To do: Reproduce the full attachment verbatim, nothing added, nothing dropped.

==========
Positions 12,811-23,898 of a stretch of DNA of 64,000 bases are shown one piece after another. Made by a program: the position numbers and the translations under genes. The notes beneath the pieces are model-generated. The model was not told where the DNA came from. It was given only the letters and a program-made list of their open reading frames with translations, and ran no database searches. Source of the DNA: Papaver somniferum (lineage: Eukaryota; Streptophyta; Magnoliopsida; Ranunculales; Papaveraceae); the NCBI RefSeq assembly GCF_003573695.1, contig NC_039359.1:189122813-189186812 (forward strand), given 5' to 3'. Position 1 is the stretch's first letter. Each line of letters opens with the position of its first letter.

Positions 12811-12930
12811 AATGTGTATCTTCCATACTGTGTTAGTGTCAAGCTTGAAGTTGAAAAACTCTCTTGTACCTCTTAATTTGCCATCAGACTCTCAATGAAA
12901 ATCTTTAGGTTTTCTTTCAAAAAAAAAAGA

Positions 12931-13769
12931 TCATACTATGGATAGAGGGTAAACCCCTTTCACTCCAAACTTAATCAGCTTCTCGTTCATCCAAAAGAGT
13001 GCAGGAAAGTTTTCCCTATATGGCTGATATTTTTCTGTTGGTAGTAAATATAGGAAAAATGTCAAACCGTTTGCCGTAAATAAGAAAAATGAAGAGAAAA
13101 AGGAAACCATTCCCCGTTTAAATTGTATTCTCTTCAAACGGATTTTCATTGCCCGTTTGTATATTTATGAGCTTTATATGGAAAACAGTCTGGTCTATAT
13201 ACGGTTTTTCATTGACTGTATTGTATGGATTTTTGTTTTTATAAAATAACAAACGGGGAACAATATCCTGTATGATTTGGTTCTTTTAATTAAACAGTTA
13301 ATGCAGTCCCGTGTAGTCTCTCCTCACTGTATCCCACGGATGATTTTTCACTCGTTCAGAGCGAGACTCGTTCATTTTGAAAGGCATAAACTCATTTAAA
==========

Positions 12,811-23,898 of a stretch of DNA of 64,000 bases are shown one piece after another. Made by a program: the position numbers and the translations under genes. The notes beneath the pieces are model-generated. The model was not told where the DNA came from. It was given only the letters and a program-made list of their open reading frames with translations, and ran no database searches. Source of the DNA: Papaver somniferum (lineage: Eukaryota; Streptophyta; Magnoliopsida; Ranunculales; Papaveraceae); the NCBI RefSeq assembly GCF_003573695.1, contig NC_039359.1:189122813-189186812 (forward strand), given 5' to 3'. Position 1 is the stretch's first letter. Each line of letters opens with the position of its first letter.

Positions 12811-12930
12811 AATGTGTATCTTCCATACTGTGTTAGTGTCAAGCTTGAAGTTGAAAAACTCTCTTGTACCTCTTAATTTGCCATCAGACTCTCAATGAAA
12901 ATCTTTAGGTTTTCTTTCAAAAAAAAAAGA

Positions 12931-13769
12931 TCATACTATGGATAGAGGGTAAACCCCTTTCACTCCAAACTTAATCAGCTTCTCGTTCATCCAAAAGAGT
13001 GCAGGAAAGTTTTCCCTATATGGCTGATATTTTTCTGTTGGTAGTAAATATAGGAAAAATGTCAAACCGTTTGCCGTAAATAAGAAAAATGAAGAGAAAA
13101 AGGAAACCATTCCCCGTTTAAATTGTATTCTCTTCAAACGGATTTTCATTGCCCGTTTGTATATTTATGAGCTTTATATGGAAAACAGTCTGGTCTATAT
13201 ACGGTTTTTCATTGACTGTATTGTATGGATTTTTGTTTTTATAAAATAACAAACGGGGAACAATATCCTGTATGATTTGGTTCTTTTAATTAAACAGTTA
13301 ATGCAGTCCCGTGTAGTCTCTCCTCACTGTATCCCACGGATGATTTTTCACTCGTTCAGAGCGAGACTCGTTCATTTTGAAAGGCATAAACTCATTTAAA